Extreme heat is also considered a general stress factor that is detrimental not only to physical but also to mental health. This phenomenon is probably based on a mixture of biological factors and psychological influences: everyday life becomes more ponderous; we get less done and are more easily distracted. If we also experience sleep disturbances at night because the environment hardly cools down, the brain lacks important rest phases that are crucial for memory formation. From a biological point of view, there are several theories, for example that heat could lead to the activation of tiny inflammation foci in the brain, which could disrupt or even damage the communication between the nerve cells. But it could also be because heat upsets the metabolism of neurotransmitters such as dopamine or serotonin, whose balance is enormously important for our feeling, thinking and even the body’s own thermostat. In addition, there is the fear of the future. And rightly so: Humanity is in danger. All the more important to take active countermeasures now (ZEIT; NetDoktor).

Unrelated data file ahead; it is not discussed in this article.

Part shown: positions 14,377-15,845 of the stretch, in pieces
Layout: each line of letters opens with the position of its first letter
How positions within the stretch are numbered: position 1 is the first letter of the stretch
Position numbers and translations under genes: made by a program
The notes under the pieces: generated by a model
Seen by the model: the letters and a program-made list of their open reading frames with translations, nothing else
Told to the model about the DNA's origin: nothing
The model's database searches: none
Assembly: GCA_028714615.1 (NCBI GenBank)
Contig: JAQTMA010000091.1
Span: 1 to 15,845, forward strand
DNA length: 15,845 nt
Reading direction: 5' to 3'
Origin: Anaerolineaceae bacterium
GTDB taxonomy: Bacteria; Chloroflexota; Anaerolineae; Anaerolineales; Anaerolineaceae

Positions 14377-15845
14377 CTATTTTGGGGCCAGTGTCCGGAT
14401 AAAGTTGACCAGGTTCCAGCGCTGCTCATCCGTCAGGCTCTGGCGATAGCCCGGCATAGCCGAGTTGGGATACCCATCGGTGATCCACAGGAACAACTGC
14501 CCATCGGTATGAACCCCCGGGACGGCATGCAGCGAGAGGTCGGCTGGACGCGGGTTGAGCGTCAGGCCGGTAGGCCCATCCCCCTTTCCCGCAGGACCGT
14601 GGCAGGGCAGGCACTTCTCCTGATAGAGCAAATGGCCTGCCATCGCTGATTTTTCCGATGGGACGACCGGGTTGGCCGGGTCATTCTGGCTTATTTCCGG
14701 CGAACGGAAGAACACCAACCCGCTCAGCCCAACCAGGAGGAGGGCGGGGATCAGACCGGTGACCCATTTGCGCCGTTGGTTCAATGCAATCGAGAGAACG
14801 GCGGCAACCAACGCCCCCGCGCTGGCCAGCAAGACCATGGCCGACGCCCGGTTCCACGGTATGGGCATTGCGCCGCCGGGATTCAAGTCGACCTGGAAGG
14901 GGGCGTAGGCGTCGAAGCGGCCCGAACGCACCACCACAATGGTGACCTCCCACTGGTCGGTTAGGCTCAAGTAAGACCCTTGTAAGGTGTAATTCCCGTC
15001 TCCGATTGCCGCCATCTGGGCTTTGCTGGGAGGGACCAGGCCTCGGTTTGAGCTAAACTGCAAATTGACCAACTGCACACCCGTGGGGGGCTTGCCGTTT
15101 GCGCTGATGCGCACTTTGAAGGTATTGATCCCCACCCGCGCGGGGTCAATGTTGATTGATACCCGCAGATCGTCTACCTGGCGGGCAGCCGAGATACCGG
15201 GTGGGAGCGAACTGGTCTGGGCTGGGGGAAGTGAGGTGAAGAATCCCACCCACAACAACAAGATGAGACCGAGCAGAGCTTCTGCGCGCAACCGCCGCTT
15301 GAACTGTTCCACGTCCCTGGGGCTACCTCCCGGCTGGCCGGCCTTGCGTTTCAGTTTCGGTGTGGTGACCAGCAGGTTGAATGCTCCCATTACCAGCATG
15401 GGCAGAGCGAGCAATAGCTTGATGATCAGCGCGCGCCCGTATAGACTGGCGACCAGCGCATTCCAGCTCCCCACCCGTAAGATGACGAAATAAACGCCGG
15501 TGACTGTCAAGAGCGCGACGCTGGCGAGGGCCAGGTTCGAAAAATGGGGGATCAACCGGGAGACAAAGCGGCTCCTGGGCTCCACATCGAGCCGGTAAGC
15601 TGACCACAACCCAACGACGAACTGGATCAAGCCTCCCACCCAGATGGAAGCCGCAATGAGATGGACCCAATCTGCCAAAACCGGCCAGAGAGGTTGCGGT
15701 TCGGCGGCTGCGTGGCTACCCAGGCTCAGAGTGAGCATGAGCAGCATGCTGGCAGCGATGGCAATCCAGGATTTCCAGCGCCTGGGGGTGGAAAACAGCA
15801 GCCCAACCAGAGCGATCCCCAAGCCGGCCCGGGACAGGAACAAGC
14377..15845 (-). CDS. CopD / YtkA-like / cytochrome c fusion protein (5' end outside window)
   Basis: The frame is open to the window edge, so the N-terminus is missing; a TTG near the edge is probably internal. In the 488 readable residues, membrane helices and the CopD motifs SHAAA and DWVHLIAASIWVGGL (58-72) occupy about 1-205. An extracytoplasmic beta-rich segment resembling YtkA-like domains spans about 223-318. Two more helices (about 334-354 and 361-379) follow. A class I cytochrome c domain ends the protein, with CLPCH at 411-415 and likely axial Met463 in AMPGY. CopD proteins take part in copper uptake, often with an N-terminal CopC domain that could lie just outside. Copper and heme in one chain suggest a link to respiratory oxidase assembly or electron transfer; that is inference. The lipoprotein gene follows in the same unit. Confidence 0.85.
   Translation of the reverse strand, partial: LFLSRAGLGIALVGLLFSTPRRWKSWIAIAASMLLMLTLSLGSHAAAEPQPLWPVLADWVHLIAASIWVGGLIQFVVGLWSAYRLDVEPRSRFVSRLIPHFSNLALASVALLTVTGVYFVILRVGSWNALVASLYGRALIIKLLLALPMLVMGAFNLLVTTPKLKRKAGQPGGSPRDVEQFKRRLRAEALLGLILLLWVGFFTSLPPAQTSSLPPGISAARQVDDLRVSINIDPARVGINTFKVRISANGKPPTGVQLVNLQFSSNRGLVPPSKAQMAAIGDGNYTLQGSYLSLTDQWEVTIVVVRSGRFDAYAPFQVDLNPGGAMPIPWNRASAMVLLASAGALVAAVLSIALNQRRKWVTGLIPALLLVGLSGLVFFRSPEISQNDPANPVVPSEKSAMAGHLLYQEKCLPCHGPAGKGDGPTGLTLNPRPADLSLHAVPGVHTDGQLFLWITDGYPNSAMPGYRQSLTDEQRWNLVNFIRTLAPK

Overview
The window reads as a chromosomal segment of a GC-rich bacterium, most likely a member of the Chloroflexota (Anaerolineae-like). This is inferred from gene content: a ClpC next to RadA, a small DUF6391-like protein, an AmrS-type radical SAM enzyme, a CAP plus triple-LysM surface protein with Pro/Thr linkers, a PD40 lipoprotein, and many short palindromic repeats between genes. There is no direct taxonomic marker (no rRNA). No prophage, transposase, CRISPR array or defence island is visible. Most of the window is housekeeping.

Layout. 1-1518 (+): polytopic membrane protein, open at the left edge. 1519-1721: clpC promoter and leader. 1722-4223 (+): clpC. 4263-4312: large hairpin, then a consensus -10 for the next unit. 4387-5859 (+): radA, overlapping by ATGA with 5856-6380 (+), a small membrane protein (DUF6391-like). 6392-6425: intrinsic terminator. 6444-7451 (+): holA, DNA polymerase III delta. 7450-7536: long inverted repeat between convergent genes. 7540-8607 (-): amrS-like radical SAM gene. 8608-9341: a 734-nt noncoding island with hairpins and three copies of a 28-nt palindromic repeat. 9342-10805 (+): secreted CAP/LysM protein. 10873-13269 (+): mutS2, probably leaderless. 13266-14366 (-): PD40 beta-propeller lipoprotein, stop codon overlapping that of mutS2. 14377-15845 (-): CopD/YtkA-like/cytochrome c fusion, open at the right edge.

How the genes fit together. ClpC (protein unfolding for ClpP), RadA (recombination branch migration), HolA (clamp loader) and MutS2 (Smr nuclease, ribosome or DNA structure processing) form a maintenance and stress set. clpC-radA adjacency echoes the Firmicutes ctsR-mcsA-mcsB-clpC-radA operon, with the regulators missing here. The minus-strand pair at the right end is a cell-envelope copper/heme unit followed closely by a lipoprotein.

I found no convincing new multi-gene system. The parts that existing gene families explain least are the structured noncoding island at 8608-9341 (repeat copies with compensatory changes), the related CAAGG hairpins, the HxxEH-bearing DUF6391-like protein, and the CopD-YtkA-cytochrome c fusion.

What can we do? 

The most important thing, of course, is to tackle the causes by reducing emissions as quickly and effectively as possible. Climate-friendly alternatives to energy-intensive air conditioning systems are used in southern Europe, for example: There, buildings have thick walls and are often overgrown or surrounded by plants that serve as natural air conditioners and cool their immediate surroundings by several degrees (GEO).